What we’re reading: What Does It Mean To Be Present?

presentI’m a day late on Children’s Book Week but I hope you will forgive me!

I work in the school library on Fridays, and the best thing about that is that I get to peruse the shelves and get an idea of what is new and popular in the world of children’s literature. If I knew when I was starting out in my adult life what I know now I would have been a children’s librarian. Ah, well, there’s still time for that….

Anyway, a few weeks ago there was a new series on the shelf by Rana DiOrio, “What does it mean to be….?” and the one that particularly caught my eye was What Does It Mean To Be Present? Usually I am underwhelmed by books that try to teach children lofty concepts like presence and environmentalism (a notable exception, The Peace Book by Todd Parr, is one of my favorite children’s books ever written ever). I find that they are usually very preachy and over-simplify things to the point of missing the real truth of their subject. I usually prefer story books that get at these lessons in a more oblique way, like The Forgiveness Garden or Max’s Words.

But this one I love. The illustrations by Eliza Wheeler are and adorable and pleasingly understated while profoundly enhancing the concepts for young children. Harry spent a long time studying the page about “focusing on what’s happening now, instead of thinking about what’s next”, noticing how the girl in the picture was half-heartedly working on her school work while gazing longingly at the playground outside. The book shows instead of tells, presenting examples of presence that are meaningful and doable for children such as listening carefully, tasting your food while you eat slowly, practicing gratitude, and enjoying the feel of your dog’s fur. The book is intended for children, but I know plenty of adults – myself included! – who would benefit from the lessons it contains.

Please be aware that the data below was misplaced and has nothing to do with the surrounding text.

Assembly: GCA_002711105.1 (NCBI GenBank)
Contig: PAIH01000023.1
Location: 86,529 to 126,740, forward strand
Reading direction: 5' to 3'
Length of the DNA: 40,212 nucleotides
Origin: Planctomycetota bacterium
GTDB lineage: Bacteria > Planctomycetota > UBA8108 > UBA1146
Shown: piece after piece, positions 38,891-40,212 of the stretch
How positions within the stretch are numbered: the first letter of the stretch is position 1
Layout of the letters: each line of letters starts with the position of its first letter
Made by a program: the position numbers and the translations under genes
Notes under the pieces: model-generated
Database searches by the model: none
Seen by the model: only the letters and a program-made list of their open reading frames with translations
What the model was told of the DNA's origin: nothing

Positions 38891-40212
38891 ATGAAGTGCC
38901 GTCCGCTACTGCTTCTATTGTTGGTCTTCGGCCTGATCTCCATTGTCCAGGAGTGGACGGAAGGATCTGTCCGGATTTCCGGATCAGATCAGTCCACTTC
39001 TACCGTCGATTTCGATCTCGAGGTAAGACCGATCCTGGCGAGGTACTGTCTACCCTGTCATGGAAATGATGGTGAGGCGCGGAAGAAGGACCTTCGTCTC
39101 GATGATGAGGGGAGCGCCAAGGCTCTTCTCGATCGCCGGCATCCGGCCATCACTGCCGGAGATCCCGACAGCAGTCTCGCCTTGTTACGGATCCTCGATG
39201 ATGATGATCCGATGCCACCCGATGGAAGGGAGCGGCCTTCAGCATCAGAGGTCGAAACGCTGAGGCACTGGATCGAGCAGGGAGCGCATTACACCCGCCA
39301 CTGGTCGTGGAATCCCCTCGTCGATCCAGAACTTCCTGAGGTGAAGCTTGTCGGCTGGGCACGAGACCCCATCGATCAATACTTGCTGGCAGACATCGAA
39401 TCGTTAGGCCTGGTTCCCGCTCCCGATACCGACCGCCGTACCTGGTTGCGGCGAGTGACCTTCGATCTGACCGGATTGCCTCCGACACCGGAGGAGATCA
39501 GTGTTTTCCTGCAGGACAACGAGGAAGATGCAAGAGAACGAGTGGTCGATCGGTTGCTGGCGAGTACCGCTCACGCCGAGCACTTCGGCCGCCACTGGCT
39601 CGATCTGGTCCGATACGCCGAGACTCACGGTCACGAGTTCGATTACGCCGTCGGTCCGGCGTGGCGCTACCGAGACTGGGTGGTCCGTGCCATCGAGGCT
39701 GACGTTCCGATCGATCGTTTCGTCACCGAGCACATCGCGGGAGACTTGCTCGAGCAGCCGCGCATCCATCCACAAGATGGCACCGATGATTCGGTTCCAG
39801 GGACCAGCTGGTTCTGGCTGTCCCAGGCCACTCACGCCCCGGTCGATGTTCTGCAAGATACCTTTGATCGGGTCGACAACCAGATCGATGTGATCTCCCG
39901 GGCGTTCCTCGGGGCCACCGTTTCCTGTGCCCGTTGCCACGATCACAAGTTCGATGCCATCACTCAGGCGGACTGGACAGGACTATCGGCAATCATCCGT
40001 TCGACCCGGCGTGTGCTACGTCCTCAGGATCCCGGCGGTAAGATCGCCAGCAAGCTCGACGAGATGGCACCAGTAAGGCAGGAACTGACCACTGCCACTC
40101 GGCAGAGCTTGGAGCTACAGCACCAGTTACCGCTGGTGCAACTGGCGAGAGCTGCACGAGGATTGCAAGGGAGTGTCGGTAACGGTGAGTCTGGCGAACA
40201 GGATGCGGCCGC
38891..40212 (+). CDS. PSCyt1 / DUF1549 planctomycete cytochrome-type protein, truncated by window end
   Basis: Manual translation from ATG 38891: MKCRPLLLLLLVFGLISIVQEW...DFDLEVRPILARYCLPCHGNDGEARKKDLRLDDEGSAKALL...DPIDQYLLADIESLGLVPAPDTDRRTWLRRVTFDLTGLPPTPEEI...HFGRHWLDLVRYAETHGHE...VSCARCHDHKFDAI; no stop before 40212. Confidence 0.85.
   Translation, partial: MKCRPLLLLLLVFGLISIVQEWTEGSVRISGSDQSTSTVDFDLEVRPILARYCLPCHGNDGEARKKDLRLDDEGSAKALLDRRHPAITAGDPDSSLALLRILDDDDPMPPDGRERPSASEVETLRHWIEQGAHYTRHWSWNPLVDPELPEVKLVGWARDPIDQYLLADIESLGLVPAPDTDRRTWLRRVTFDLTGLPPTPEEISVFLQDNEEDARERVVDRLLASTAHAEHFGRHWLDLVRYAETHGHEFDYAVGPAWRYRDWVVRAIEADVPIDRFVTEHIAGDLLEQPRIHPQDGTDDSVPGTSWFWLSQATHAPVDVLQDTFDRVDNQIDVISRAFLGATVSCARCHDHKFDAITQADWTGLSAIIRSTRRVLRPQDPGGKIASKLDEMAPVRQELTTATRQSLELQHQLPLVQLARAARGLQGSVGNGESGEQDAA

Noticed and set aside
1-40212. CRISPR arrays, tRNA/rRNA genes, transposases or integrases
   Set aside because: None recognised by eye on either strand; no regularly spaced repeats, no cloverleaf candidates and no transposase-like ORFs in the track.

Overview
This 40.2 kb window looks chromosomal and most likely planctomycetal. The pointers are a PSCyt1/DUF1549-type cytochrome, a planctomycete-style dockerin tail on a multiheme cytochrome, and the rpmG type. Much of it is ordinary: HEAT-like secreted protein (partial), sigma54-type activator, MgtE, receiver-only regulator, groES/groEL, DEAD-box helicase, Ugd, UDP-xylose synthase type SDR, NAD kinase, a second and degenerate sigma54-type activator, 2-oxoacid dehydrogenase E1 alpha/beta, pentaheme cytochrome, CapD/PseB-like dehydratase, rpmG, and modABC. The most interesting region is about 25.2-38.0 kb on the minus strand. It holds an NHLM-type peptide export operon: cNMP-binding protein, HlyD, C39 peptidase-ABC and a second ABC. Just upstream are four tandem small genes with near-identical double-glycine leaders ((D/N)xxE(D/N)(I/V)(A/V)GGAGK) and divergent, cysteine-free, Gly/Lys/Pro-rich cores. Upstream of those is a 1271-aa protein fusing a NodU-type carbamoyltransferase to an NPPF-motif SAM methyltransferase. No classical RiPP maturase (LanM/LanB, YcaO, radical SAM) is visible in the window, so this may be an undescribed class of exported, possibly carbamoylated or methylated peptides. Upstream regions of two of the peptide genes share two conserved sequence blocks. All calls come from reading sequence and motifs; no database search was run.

We purchased the NOOK Kids Read-to-Me version of the book and my kids love listening to the child narrator whose voice makes the concepts all that much more accessible for them. And if you need one more thing to love about this book, the publisher, Little Pickle Press (founded and run by Rana DiOrio) is a Certified B Corporation with a commitment to social and environmental performance, accountability and transparency. (If you were looking to buy a dead tree copy of the book you can order directly from the publisher, or my favorite book seller, Better World Books, which is a Certified B Corporation as well.)